The Washington Post brings up an embarrassing detail that may need to be cleared up before the historic summit between President Donald Trump and North Korean dictator Kim Jong-un can take place: Kim may not have an airplane capable of crossing the Pacific to attend a meeting in Europe, at least not without an embarrassing number of refueling stops.
“We used to make fun of what they have—it’s old stuff. We would joke about their old Soviet planes,” Bush-era CIA analyst Sue Mi Terry told the Post.
There are plenty of possible venues for the meeting that Kim could reach easily, but reading between the lines, one senses the suspicion that Trump could propose a location like Switzerland in part because Kim would then be obliged to either accept a humiliating lift from a third party like South Korea or China—probably in an aircraft stuffed with surveillance devices—make the humiliating admission that North Korean aerospace technology is incapable of providing him with secure and timely transportation to Europe, or attempt a humiliating and possibly dangerous journey in a vintage Cold War-era plane built by the people who lost the Cold War.
The Post notes the dichotomy of a rogue nation that threatens the world with miniaturized nuclear warheads on intercontinental ballistic missiles but is incapable of delivering its oversized dictator to an international summit meeting.
There is also the question of whether Kim Jong-un shares his father Kim Jong-il’s aversion to flying, given his similar use of a train to visit Beijing last month. The current dictator has taken some steps to demonstrate that he likes airplanes, but the North Koreans may regard flying as too great a security risk for their maximum leader, or they wish to convey the notion that certain hostile foreign powers cannot be trusted not to blow Kim’s plane out of the sky.
The bigger picture of arranging the Trump-Kim summit is fascinating, given that the timeframe for hammering out the details of the most sensitive meeting in the modern era is relatively short. The New York Times on Wednesday quoted South Korea’s President Moon Jae-in, who is scheduled to meet with Kim on April 27, saying that the U.S. and North Korea are negotiating with “will and sincerity” to make the Trump-Kim meeting happen. Trump himself said on Monday that U.S. and North Korean officials are working to set the meeting up in May or early June. Both Trump and Moon indicated that the location of the meeting has yet to be determined.
The NYT reviewed possible venues mentioned by officials and media sources:
It is unclear whether Mr. Kim would be daring enough to visit Washington, which North Korea has for decades accused of plotting to invade it. And Mr. Kim’s private jets are said to lack the fuel capacity for a nonstop flight to Washington from Pyongyang.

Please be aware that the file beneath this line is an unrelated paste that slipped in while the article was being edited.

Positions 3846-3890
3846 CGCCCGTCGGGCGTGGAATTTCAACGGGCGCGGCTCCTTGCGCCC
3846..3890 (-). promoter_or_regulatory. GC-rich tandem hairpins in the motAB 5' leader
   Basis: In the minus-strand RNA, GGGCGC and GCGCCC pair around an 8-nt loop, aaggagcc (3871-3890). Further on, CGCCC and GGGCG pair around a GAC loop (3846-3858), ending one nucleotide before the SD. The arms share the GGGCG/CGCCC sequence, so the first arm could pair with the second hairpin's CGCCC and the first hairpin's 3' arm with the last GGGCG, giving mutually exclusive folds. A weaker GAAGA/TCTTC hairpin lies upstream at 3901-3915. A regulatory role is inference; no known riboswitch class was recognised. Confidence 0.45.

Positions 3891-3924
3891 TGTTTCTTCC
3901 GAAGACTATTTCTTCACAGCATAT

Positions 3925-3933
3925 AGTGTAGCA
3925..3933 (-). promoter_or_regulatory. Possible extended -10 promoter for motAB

The idea of a summit meeting in Pyongyang makes some American officials cringe, envisioning how North Korean propagandists would depict it as Mr. Trump paying homage to Mr. Kim. Some officials have also expressed reluctance to hold the talks in South Korea or at Panmunjom, the “truce village” on the inter-Korean border where Mr. Kim and Mr. Moon will hold their talks; the American officials said they would prefer a neutral site that did not highlight the South’s role in facilitating the talks.
News reports in South Korea and the United States have mentioned Geneva and the Mongolian capital, Ulan Bator, as possible venues.
Administration officials told CNN last week that “secret, direct talks” with North Korean officials have been underway for some time, including participation by CIA Director Mike Pompeo, who is transitioning to Secretary of State.
According to CNN’s sources, the North Koreans would prefer to hold the meeting in Pyongyang, but it is “unclear whether the White House would be willing to hold the talks there.”
Ulaanbaatar pops up in almost every discussion of the summit as a leading contender, which might seem like an odd choice, but Business Insider explains there are sound reasons for considering it: “Mongolia has hosted meetings between North Korea and Japan in the past and is on friendly terms with most countries, including its neighbors Russia and China, as well as both the US and North Korea.”
Also, BI notes that Ulaanbaatar is the world’s coldest capital city and “inhospitable for large chunks of the year,” so “hotels and transport may have more availability than other cities to potentially manage a last-minute influx of diplomats and press for the Trump-Kim summit.” Kim could make the journey by train, while Trump would get to fly into Genghis Khan International Airport.